- Information on Thyroid Disease
- Thyroid Disease: Know the Facts
- Thyroid Disease… Overview of thyroid function
- To Confirm the Clinical Diagnosis
- Thyroid Nodules
- Hyperthyroidism (Thyrotoxicosis)
- Graves’ Eye Disease (Ophthalmopathy)
- Thyroid Disease, Pregnancy & Fertility
- Thyroid Disease in Childhood
- Surgical Treatment of Thyroid Disease
- Thyroid Cancer
- Fact Sheets
- Suggested Reading Book list
Improvements in Diagnosis and Treatment: TSH Assay Test
The routine blood tests for thyroid function are extremely accurate and precise. The blood tests for thyroid stimulating hormone (TSH, which is the pituitary hormone that stimulates the thyroid even more when it is failing) is extremely accurate. It is the first to rise when thyroid function is at all low. Indeed it will go up even before the thyroid hormones are detectably lower and an individual can be clearly diagnosed as being hypothyroid or as having borderline or compensated hypothyroidism. It is important to remember that many other conditions can mimic the symptoms of hypothyroidism, most particularly, chronic anxiety, depression and stress. In these cases the TSH will not fluctuate. The sensitive TSH test will also indicate the presence of hyperthyroidism if the TSH is below normal.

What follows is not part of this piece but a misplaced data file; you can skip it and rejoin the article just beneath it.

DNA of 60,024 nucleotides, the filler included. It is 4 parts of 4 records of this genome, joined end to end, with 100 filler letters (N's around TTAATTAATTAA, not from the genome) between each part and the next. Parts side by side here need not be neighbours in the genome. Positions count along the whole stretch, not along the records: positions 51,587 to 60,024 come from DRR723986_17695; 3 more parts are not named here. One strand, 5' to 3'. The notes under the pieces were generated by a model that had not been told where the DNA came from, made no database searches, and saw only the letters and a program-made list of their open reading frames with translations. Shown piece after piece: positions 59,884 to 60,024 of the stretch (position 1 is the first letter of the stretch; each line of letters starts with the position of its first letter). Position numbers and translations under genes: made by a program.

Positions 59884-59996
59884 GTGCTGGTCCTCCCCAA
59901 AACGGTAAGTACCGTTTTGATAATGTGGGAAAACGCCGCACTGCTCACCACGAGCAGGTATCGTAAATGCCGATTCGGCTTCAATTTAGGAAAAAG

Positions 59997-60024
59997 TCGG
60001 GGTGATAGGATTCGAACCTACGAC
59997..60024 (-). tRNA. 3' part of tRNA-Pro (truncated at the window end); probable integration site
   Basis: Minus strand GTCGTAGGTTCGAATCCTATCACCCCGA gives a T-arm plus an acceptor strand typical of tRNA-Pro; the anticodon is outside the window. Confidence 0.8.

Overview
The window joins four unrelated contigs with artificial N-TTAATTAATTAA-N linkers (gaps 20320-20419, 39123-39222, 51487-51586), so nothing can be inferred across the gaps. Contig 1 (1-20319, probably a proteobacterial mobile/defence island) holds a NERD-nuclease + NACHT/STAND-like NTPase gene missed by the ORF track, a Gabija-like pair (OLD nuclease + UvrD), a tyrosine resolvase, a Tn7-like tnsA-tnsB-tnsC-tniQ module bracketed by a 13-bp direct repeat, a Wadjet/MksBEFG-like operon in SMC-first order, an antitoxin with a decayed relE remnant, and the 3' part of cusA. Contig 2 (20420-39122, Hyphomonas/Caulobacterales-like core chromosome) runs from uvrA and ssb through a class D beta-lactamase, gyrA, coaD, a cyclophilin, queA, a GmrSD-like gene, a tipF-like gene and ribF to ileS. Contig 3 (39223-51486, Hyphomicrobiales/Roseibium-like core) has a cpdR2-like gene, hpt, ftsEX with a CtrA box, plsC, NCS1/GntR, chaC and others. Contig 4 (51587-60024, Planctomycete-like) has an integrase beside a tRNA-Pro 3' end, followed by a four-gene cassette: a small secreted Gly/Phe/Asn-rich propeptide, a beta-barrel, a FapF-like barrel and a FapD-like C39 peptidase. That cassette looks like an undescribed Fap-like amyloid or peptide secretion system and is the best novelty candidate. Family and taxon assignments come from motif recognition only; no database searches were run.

The normal range for TSH depends on the type of assay used. Currently with the sensitive assays now available, the usual normal range is between 0.3 and 3.5 milliunits/L. Assays vary a little from laboratory to laboratory.